Wednesday, May 13, 2009

The Apostles See Jesus Ascend - 1:9-11

The Apostles See Jesus Ascend - 1:9-11

9 And when he had said these things, as they were looking on, he was lifted up, and a cloud took him out of their sight. 10 And while they were gazing into heaven as he went, behold, two men stood by them in white robes, 11 and said, “Men of Galilee, why do you stand looking into heaven? This Jesus, who was taken up from you into heaven, will come in the same way as you saw him go into heaven.”

Let's start this section with two questions: (1) Did the ascension of Jesus literally happen? (2) If so, what is its permanent significance?

1) Did the ascension of Jesus literally happen? Short Answer, YES! But let's give some reasons as to why we can believe that: (1) We are not claiming that people frequently or even occasionally rise from the dead or ascend into heaven, but rather that both events have happened one time in the person of Jesus. (2) The ascension is assumed throughout the rest of the New Testament (3) Luke plays by the KISS rule, Keep it Simple, Stupid. There is no long drawn out exaggeration, mysticism, symbolism, or even poetry like we find in normal fictions of legends. Luke tells it like simple history. (4) Luke emphasizes the presence of eyewitnesses, and repeatedly refers to what they saw with their own eyes - he was taken up before their eyes; a cloud hid him from their sight; they were looking intently; the two angels said to them, 'why do you stand here looking'; this same Jesus will come back in the same way you have seen him go - Why is this significant? Because what we have is five short accounts that stressed that the ascension was visible (5) We are not given another explanation as to why the post-resurrection appearances ceased, nor are we told of an alternative place that Jesus disappeared to. (6) The visible, historical ascension had a very intelligible purpose. Jesus was not trying to beat NASA to become the first astronaut. Though heaven is probably dimensional rather than 'out there in space' which would require the 'beam me up Scotty mode' or an actual upward ascension, I think the reason for a public and visible ascension is because he wanted them to know that he had gone for good. During the forty days he had kept appearing, disappearing and reappearing, but now this interim period was over, and they needed a physical representation for that.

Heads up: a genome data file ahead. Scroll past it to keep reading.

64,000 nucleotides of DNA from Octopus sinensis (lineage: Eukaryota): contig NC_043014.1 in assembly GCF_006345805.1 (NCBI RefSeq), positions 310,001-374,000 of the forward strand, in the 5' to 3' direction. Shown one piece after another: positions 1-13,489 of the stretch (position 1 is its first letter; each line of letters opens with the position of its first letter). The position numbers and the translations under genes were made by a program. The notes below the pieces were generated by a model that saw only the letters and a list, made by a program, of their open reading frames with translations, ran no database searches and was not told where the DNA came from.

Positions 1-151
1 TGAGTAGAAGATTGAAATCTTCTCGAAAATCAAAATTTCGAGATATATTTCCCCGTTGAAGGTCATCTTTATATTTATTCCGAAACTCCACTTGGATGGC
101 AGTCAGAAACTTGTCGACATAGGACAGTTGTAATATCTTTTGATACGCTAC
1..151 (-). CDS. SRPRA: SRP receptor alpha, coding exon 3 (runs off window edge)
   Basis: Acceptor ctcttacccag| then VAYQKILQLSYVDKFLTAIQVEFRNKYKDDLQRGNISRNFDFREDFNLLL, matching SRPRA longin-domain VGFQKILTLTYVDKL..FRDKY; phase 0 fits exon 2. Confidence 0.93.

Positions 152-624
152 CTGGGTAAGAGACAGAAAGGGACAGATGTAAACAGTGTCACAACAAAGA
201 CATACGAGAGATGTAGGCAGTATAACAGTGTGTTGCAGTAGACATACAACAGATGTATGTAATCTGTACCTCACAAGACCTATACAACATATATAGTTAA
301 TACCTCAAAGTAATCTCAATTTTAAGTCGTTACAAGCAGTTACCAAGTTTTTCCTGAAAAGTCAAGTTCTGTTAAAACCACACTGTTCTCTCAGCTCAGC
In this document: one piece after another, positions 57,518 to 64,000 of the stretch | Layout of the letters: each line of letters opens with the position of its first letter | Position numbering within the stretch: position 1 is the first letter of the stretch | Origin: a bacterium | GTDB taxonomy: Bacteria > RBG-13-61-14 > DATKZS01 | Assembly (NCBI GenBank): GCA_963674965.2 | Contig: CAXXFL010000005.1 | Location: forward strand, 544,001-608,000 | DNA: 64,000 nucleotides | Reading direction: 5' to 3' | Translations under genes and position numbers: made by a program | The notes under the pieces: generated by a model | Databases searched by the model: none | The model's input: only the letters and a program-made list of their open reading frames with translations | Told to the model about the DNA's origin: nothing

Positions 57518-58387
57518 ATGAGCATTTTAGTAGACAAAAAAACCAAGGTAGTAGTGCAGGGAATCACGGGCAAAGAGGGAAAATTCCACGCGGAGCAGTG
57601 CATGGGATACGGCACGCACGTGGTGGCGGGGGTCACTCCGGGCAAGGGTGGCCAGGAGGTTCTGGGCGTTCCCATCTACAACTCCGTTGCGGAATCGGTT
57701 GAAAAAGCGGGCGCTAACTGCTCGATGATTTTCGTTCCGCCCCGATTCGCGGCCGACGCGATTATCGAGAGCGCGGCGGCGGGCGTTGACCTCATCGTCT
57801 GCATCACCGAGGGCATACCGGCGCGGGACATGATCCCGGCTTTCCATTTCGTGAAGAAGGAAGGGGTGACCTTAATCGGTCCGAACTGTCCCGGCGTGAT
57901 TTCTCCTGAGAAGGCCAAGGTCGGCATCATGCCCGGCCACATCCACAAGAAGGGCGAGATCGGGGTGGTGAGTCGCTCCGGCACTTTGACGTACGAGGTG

2) What is the permanent value of the ascension story? Okay, so great, this is a wonderful historical reality, but what does it mean for us today? In order to understand Luke's focus as he tells the ascension story, we need to pay attention to those
two men who stood by them in white robes, and spoke to them. These two angels asked the apostles a question we should ask ourselves, "Men of Galilee, why do you stand looking into heaven?" Why did they ask them this question? First, we know they weren't really looking for an answer, as they quickly answered their own question, but rather they were 'correcting' them. So the reason that they gave to wasting their time looking into the heavens was, "Jesus, who was taken up from you into heaven, will come in the same way as you saw him go into heaven" in other words, He's gonna come back, don't waist your time looking up; you're not going to bring him back by gazing up into the sky. Jesus was gone, and they needed to let him go! Secondly, the implication of the Angels was that until Christ comes again, the apostles must get on with their calling (being a witness). There was something fundamentally contradictory about their gazing up into the 'heavens' when they had been commissioned to go to the ends of the earth. The mission they were to be on was not upwards in sentimentality, or simply remembering or hoping for the return for the 'good-ole' days through looking up into the 'heavens' were Jesus went. Rather the vision was to be outwards in compassion to a lost world which needed him.

So here's the deal: This is the same command to us, "Men of Galilee, why do you stand looking into heaven?" Let's drop that question in the time travel machine and bounce up hre to the 21st centruy and re-ask the question, "Men and Women of Austin; Men and Women of Texas; Men and Women of the United States; Men and Women of the church, why do we waste our time looking into the sky, why do we waste our time on very secondary issues like who's listening to what music, how to 'be blessed;' who said what cuss word; who's better the calvinist or the arminians; am I being moral enough for God to love me more; is Obama the anti-Christ, etc, fill in the blank, you know better than anyone the minor issues that you major on..." Here is the point, obsession with the 'times and seasons or any issue for that matter that takes our eyes off of the mission of God' are 'carrots' which distract us from our God-given mission. Christ will come personally, visibly, gloriously, Christ will answer all of our questions one day, or will show us that they were so silly that they vanish the light of his glory, either way, "what is distracting you from being mission-sighted". Why is that important for us to know? So we don't waste our time 'looking into the heavens' rather to be about our mandate, the missio dei!

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